Wednesday, April 3, 2013

How to potty train: Before you actually start



As I mentioned in my previous post, there is not a a hard and fast right time to begin potty training.  Most of us end up trying some where between one and half and three.  When my son showed every sign of being ready around age one, I was totally lost on what to do.  In this post and a few following, I will out-line what I did the second time around, and would recommend.

 Here are some steps I would want take after my baby started walking to get ready for the eventual potty training.  These are recommendations of an ordinary mom, not a medical professional.

Introduce some kind of potty chair.


Healthy toilet use is largely about being relaxed.  Ideally. your child should  feel really comfortable just hanging out on the potty.  There are chairs that you dump into the toilet and seats that make the toilet comfortable.  If you're using the big potty directly, you'll also need a stool that makes sitting up there comfortable and safe.   Put the chair in the bathroom and let your child sit on it while you sing or read books.  You might do it on a schedule or at random.  Just make it fun.

Develop a system for clean up.


Conventional potty training involves many, many, accidents.  It is extremely important that the parent not be too concerned about the accidents.  I find that the easier clean up is, the more relaxed I can be about the accident.  You will need a system of dealing with dirty laundry.  This might simply be a bucket with a lid in the bathroom.  Wipes or clothes used for diapers will still be needed.  You will also need a set of rags (or paper towels or old diapers) dedicated to sopping up.  You will  need a disinfectant .   Clorox Anywhere is my favorite, and is cheaper in the store than on Amazon.

Cloth diapers.


This is negotiable, but I think it really helps.  For one thing, the child needs to know he is doing something in order to respond to it.  Secondly, cloth diapers make a nice in-between option later on.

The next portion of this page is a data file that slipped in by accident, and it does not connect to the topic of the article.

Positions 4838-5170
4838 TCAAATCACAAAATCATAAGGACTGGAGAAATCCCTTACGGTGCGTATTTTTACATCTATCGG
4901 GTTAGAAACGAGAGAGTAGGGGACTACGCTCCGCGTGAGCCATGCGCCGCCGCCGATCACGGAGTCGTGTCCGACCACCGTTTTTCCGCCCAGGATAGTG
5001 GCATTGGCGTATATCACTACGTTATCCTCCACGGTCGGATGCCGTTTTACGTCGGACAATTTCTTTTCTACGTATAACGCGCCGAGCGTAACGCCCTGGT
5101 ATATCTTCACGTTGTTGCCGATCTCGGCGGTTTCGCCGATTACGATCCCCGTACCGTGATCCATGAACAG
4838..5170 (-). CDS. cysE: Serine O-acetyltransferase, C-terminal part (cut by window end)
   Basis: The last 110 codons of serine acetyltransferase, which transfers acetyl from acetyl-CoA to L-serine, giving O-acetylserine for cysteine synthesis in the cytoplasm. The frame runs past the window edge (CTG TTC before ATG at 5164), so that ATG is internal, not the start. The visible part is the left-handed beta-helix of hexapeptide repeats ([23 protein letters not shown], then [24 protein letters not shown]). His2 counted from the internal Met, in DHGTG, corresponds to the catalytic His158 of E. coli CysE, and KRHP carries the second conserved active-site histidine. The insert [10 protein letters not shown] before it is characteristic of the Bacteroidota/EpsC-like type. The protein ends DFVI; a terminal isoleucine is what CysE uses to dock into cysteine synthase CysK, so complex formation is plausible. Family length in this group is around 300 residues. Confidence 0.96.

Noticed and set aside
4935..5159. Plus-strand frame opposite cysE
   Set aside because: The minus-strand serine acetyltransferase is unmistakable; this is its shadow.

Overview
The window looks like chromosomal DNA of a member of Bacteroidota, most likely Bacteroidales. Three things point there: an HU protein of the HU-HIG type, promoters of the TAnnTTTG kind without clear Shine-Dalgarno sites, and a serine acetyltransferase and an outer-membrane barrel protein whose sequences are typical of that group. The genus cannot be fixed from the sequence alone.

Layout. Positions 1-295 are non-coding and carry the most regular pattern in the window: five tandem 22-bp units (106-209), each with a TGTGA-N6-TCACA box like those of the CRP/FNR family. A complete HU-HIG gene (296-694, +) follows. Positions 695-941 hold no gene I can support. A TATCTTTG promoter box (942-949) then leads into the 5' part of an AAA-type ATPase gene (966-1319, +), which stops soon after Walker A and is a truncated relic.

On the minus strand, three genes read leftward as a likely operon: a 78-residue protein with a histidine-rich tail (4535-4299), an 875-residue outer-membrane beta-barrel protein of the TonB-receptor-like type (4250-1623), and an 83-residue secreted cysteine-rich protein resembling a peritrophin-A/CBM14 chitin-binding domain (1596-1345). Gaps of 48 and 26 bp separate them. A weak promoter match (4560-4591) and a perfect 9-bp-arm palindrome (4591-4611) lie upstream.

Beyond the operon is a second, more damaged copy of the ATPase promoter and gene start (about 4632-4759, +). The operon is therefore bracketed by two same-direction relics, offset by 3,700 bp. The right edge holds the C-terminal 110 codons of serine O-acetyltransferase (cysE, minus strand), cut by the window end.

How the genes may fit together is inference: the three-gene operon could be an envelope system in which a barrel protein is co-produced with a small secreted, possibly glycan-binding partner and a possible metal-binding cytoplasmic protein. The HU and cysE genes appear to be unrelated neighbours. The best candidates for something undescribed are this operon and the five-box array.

You do not want the cloth diapers that keep the child dry.  Cotton pre-folds are perfect, and the covers you use with them make great over the under wear covers later.  Gerber has some all in ones that they call training pants, but they're hard to find.

When our move caused a total regression, and I had left cloth diapers behind, I went to Green Mountain and bought six Indian pre-folds, a snappy, and two plastic covers.  That is what you will need if you are starting just when you hope to finish.  If you've never done cloth, ask for the information sheet, it's an excellent resource.

Let the child see some examples.


Easy going souls probably already have their children in the bathroom with them, but for some of us it is the last true retreat.  However,  the child needs to know that people go in toilets if they are ever going to want to do it themselves.  In particular, little boys will probably want to know that it is something that men do.  Observing others is one of the main motivators that causes children to actually begin using the toilet.

Rejoice any time they go with a diaper off.


It can be frustrating to have the mess to deal with, but going with a diaper off is something that you will desperately want to encourage later.  Start responding now with a happy " <insert family term here> ! " .

I would not expect these steps to result in full-time toilet use.  If it does, a huge congratulations to you!  Rather, these steps might help a child  become aware and interested in the process of using the toilet, and help the caregiver be ready when the child is ready.

What else helps a child feel ready to use the toilet?


2 comments:

  1. I think these are excellent tips! I'm a huge fan of prefold cloth diapers with thirsties covers.

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    1. Thanks Maryanne! Yes, I do love my pre-folds!

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